2014 allergy season could be one of the worst, doctors say

Gottlieb Memorial Hospital allergist Dr. Joseph Leija predicts this allergy season could be one of the worst on record. With a late start, the pollen could hit in one heavy dose.
April 21, 2014 2:52:04 PM PDT
Every morning on the roof of Gottlieb Memorial Hospital in Melrose Park, Dr. Joseph Leija conducts an allergy count -- the official reading for the Midwest.

After studying Monday's samples, the Gottlieb allergist noticed that tree pollen was high. The warm, dry weekend Chicago experienced was ideal for tree pollen.

"I think once the weather changes and it gets warmer, we will have a heavy season. No question about it," Dr. Leija said. Some doctors predict could be one of the worst on record.

Pollination typically begins in late February. Since the cold weather lasted well into April, spring is starting nearly two months late. A late spring start results in a shorter allergy season, but doctors warn pollen could hit in one heavy, intense dose this year.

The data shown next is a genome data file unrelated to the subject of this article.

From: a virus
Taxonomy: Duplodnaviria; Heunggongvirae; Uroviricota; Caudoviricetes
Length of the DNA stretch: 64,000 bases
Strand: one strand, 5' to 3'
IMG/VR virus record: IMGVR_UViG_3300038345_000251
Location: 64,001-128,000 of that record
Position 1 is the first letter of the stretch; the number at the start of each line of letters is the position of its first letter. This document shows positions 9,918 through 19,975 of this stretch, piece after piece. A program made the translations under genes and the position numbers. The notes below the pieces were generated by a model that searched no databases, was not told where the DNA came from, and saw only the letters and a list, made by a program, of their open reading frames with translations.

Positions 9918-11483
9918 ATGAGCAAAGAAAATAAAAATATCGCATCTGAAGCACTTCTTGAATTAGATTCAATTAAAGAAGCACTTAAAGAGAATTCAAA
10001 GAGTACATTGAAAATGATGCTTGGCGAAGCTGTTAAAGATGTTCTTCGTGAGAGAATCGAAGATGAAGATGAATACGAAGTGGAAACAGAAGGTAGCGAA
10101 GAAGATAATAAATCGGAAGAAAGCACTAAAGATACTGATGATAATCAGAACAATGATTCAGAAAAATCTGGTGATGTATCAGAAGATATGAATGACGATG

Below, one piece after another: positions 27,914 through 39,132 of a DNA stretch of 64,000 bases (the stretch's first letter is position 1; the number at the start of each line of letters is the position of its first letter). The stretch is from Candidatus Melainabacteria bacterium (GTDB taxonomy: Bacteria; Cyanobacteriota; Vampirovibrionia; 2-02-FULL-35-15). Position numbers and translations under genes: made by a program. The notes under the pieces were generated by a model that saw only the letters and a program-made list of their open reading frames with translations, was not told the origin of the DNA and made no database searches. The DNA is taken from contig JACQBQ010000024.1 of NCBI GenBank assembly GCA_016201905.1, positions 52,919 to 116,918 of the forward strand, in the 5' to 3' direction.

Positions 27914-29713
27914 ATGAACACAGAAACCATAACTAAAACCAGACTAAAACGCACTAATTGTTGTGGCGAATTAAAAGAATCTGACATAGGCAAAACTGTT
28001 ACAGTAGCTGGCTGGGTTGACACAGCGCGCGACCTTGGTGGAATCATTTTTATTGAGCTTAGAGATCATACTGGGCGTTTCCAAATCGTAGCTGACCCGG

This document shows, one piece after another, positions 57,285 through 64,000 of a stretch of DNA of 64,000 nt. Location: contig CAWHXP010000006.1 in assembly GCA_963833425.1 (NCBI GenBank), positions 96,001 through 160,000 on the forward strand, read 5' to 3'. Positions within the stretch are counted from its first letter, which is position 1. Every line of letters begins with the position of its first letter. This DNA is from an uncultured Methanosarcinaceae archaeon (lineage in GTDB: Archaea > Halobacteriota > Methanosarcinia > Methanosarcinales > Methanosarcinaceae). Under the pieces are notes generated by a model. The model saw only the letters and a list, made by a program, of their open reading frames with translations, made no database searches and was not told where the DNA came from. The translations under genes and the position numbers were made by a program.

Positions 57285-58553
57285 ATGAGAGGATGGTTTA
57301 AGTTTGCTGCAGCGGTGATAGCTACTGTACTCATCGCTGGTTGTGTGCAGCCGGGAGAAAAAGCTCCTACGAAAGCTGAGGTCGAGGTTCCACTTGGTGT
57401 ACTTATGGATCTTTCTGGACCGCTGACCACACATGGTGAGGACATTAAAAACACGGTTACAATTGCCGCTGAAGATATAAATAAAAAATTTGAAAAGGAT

"As soon as it starts to rain and get warmer, it'll be grass and pollen coming out in large quantities," Dr. Leija said.

Those large quantities of pollen leave allergy sufferers in misery, suffering from congestion, runny nose, itching-watery eyes, sneezing and coughing.

Dr. Leija said it's still too soon to tell how the allergy season will shape up. But the determining factor is the weather.

"Depending on the situation with the weather, in the next few days it's going to be cool again and probably rain - it'll keep everything down with the pollen," Dr. Leija said. "Today was a little warmer and the pollen is up there."

The peak of 2014 pollen season is expected to be sometime in the middle of May.

During that peak season, those who suffer from allergy symptoms should close the windows and use the air conditioner. It's also a good idea to take allergy medication a week before the season starts or on a regular basis, since it typically takes a couple days for it start working.

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